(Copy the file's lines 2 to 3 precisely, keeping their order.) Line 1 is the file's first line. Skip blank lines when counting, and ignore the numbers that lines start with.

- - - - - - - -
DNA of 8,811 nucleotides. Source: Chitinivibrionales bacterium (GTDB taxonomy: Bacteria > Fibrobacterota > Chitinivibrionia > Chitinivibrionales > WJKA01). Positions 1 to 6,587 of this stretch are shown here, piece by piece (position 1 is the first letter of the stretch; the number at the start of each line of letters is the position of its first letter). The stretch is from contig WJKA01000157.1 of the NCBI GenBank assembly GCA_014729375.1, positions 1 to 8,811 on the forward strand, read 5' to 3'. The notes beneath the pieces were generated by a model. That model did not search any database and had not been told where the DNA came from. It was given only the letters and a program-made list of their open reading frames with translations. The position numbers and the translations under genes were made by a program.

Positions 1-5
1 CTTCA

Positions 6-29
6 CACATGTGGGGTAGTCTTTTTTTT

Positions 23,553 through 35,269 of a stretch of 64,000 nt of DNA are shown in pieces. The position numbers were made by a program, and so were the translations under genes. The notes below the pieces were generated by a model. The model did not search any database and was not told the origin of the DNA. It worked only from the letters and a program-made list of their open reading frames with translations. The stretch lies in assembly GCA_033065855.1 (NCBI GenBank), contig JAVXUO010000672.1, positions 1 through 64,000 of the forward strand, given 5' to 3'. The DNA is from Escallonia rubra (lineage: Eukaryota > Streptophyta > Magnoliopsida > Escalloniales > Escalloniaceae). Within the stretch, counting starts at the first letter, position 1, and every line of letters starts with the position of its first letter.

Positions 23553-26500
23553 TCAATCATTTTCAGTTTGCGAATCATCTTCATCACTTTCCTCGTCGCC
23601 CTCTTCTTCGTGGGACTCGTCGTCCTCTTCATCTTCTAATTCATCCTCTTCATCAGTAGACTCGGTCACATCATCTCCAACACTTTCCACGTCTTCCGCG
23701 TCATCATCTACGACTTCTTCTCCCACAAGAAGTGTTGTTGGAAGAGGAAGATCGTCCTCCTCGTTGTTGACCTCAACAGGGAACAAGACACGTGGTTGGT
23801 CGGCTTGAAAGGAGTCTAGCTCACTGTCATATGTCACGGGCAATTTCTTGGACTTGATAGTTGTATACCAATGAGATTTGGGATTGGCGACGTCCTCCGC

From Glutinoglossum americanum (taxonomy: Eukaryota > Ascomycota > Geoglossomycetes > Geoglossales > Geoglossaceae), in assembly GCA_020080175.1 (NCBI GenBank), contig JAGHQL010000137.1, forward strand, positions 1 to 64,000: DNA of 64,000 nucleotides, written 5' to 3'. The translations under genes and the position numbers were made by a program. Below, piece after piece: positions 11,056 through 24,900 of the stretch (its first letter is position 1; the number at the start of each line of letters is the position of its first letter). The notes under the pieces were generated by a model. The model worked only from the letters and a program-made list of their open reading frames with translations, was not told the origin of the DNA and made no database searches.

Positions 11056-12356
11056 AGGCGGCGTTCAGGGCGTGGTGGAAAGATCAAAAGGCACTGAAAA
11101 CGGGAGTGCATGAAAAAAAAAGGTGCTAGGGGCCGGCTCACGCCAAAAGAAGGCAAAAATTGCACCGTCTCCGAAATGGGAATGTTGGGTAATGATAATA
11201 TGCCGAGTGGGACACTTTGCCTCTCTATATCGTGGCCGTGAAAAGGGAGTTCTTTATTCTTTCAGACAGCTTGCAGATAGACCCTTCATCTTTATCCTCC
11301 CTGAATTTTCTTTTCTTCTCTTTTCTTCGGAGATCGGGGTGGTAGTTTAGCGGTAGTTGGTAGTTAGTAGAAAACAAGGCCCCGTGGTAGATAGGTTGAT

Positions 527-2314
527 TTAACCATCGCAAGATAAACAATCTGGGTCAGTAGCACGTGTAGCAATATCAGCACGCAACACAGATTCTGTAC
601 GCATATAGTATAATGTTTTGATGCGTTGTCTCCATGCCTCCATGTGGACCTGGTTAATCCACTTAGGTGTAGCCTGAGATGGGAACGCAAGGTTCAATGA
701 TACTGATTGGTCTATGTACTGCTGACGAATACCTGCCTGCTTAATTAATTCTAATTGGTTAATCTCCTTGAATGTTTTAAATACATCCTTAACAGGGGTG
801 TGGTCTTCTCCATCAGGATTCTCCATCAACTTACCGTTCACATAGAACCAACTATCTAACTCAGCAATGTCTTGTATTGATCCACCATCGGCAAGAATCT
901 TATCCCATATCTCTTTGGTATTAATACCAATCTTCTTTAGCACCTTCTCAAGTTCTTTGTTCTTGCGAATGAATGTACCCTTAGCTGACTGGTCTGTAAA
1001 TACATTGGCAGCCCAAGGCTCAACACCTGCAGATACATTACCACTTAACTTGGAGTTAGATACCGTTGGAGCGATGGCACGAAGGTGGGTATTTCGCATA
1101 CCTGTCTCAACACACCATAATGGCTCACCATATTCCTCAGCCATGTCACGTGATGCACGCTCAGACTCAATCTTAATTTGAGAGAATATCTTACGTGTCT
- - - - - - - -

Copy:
Positions 1-5
1 CTTCA